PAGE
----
• Findings from Reform Efforts Alaska has unique workforce and employer  characteristics. This makes reliance upon employment-based  coverage strategies problematic. Planning grant exposed problems of  Medicare participation by providers, exacerbating shortages. 16
  • Alaska's private sector employment is far more seasonal than other states 25% 20% 15% 10% 5% 0% J an F eb M a rc h A p ril M ay J une J uly A ug S ep t Oc t No v De c J an 07 p -5% A K 2 1.8 % WY 10 .2 % M E 8 .8 % B a la nc e US 2 .4 % 17
  • Coverage Initiatives Proposed and Initiated Denali KidCare (SCHIP) increased to 175%  FPL from below 150% (2007 session). Governor appointed Health Care Strategies  Planning Council, report due January 1. Coverage bills introduced in legislature  propose supplementing employer-based insurance with State subsidies to individuals for purchase. 18
  • Health Workforce Capacity Issues Alaska has a shortage of 218 physicians or  14% of the expected physician workforce. Frequent barriers to recruitment  Dearth of qualified candidates  Geographic isolation/harsh living conditions.  Alaska invests on average $34,413 for each  successful primary care hire. 19
  • Health Workforce Capacity Issues Costs of temporary traveling providers  (locums expenses) contributed to recruitment costs. Sparse populations add to productivity and  coverage challenges. It is difficult to maintain HPSAs and high  scores in frontier areas. 20
  • Workforce Capacity Improvement Strategies Increase educational/residency slots  University of Alaska  Alaska Family Practice Residency Program  University of Washington  WWAMI program.  Support midlevel practitioner education and  placement. MEDEX program.  21
  • Workforce Capacity Improvement Strategies Expansion of the scope of the Community  Health Aide (CHA)/Practitioner program to include Dental Health Aides and Practitioners and Behavioral Health Aides. Research and leadership support for State  Loan Repayment program efforts. Developed strategies to prioritize service  need. 22
  • Workforce Training and Incentive Efforts Number of WWAMI medical training slots for  Alaskans increased from 10 to at least 20. Bill added legislative intent to include a post  training service requirement. Mental Health Trust Authority with the University  of Alaska make $200,000 available for loan repayment to behavioral health professionals. 23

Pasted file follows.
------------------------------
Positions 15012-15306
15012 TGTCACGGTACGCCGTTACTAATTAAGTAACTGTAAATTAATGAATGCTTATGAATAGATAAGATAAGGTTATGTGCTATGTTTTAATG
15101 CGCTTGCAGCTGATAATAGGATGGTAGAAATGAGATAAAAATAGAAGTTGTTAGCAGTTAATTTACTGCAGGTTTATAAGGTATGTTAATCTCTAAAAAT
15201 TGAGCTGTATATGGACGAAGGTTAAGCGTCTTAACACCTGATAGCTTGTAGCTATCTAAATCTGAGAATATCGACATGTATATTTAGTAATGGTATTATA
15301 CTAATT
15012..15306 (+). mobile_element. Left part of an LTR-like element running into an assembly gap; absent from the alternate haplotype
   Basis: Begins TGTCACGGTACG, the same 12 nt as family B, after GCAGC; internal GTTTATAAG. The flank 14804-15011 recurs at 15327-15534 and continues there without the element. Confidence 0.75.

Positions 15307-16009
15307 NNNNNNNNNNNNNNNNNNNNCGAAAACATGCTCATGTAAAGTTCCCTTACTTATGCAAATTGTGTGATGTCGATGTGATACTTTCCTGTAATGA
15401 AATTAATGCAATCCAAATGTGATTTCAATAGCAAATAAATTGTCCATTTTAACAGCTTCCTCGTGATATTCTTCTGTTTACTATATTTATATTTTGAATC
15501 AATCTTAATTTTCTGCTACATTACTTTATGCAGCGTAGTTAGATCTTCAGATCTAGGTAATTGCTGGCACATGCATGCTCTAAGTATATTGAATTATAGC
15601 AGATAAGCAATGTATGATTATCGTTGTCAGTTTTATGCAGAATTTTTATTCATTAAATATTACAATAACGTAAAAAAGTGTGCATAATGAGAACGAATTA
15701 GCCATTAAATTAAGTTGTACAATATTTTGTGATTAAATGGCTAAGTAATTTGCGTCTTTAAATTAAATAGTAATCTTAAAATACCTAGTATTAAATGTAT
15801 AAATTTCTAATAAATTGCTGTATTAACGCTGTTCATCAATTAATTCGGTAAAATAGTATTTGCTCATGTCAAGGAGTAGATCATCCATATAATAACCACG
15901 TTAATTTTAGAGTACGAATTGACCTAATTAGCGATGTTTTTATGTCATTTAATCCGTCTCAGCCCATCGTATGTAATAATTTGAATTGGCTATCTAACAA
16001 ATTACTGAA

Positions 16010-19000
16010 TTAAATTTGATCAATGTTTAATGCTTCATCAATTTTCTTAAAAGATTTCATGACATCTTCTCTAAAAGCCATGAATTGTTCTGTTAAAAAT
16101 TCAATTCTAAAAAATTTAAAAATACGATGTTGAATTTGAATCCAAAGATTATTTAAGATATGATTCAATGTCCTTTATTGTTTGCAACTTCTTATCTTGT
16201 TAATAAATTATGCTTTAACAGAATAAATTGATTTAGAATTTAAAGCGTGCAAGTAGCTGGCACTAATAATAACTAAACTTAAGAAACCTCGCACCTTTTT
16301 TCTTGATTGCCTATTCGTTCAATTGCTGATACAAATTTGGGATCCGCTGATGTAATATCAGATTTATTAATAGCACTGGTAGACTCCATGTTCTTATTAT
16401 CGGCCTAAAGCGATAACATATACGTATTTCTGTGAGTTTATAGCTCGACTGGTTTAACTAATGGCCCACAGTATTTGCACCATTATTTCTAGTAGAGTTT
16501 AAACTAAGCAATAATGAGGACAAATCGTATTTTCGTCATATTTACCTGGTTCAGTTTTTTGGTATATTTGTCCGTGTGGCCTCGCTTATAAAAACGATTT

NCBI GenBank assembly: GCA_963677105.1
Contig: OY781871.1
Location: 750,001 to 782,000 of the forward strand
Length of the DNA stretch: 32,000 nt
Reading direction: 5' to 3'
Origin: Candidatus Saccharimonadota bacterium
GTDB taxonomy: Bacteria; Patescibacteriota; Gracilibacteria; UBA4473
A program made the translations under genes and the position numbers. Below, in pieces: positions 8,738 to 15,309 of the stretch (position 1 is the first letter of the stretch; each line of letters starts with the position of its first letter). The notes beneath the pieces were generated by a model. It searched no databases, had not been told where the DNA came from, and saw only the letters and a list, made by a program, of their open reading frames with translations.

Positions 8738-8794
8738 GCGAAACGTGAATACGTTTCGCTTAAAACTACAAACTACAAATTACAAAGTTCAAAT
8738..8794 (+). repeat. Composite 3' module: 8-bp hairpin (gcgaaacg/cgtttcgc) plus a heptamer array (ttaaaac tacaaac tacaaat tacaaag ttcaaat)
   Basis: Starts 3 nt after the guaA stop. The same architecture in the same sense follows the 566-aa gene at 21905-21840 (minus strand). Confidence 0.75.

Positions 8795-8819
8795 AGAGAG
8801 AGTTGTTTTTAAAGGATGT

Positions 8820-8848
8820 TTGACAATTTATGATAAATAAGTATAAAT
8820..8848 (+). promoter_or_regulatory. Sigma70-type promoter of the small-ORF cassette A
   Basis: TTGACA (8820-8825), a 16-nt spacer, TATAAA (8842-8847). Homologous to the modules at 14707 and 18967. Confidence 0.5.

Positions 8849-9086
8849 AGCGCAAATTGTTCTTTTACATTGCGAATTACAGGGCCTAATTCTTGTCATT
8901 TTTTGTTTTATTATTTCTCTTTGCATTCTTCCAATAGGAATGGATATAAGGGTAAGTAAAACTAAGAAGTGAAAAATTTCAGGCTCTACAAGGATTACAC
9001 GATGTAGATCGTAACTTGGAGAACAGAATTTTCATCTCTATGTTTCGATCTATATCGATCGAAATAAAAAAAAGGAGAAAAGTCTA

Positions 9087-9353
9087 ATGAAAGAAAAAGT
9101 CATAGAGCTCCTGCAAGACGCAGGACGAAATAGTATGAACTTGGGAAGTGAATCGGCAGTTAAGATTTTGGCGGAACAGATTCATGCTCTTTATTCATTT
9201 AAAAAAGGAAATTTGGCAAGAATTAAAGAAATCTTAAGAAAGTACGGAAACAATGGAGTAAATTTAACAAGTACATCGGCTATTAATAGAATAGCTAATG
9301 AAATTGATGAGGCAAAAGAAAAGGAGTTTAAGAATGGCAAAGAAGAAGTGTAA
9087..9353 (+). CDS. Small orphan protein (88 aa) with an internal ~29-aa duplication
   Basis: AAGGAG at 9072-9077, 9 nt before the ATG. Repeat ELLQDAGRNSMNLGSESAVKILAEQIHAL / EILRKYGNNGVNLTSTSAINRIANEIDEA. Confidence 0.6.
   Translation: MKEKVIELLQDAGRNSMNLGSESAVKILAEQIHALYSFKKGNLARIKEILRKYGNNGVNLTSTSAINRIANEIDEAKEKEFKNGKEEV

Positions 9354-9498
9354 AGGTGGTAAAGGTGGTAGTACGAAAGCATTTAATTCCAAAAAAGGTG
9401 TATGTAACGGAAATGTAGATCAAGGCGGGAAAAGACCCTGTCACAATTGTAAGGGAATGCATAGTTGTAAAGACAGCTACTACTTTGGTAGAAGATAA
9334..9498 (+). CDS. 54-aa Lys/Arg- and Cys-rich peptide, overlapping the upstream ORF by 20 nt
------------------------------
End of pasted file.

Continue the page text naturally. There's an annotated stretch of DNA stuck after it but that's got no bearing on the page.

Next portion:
• Community Health Aide/Practitioner Program Unique to Alaska.  Origins in the 1950’s. Local village residents  trained to assist with TB epidemic. Expanded to include basic first aid training.  1960’s formal CHA training program  established by IHS and recognized in Federal Statutes. 24
  • Community Health Aide/Practitioner Program Higher level CHAs and CHAPs are Medicaid  reimbursable. Program model expanded to include Dental  Health Aides and Dental Health Aide Therapists. 2004 first graduates. Now 20 DHA’s/12 DHAT’s.  Chronic dental workforce shortages  Poor oral health in Native Villages Behavioral Health Aide program also initiated.  25
  • Prioritizing Services POPULATION >5001 EMS CATEGORY 20-100 101-500 Access Space Guidelines Communi ty Small = 1,535 GSF Level Medium = 1,990 GSF Large = 2460 GSF Designatio n Description Limited air / water access Small Medium Large and/or Road access > 60 miles; Daily air/water access Isolated I & II Considered a subregional Medium Large center and < 60 minutes travel time to next care level Highway II EMS Only Designated Medium < 60 minutes travel time to Itinerant Space2 next care level Highway I 1.Some communities in this population range may be candidates for multi-community or sub-regional centers. While services, staffing & square footage will be unique for each individual subregional center, a general guideline of 10,000 GSF is recommended. 2.500 GSF or designated space in community building, school, etc. 26
  • Prioritizing Services Dedicated Small Medium Large STAFFING Itinerant Clinic Clinic Clinic Space EMT EMT EMT EMT CHA/P Resident Providers CHA/P CHA/P MLP Itinerant Itinerant Itinerant Itinerant PHN Itinerant Itinerant Itinerant Itinerant Dental Dedicated PROGRAMS AND Small Medium Large Itinerant SERVICES Clinic Clinic Clinic Space Basic EMS X X X X Preventive Health Screenings X X X X Other Preventive Health Services X X X Basic Primary Care X X X Limited Laboratory and X X X Pharmacy X X Patient Case Management X X Outreach, Transportation & X X Interpreter X X Community Health X Advanced EMS X Limited Radiological On-site Administration & Support 27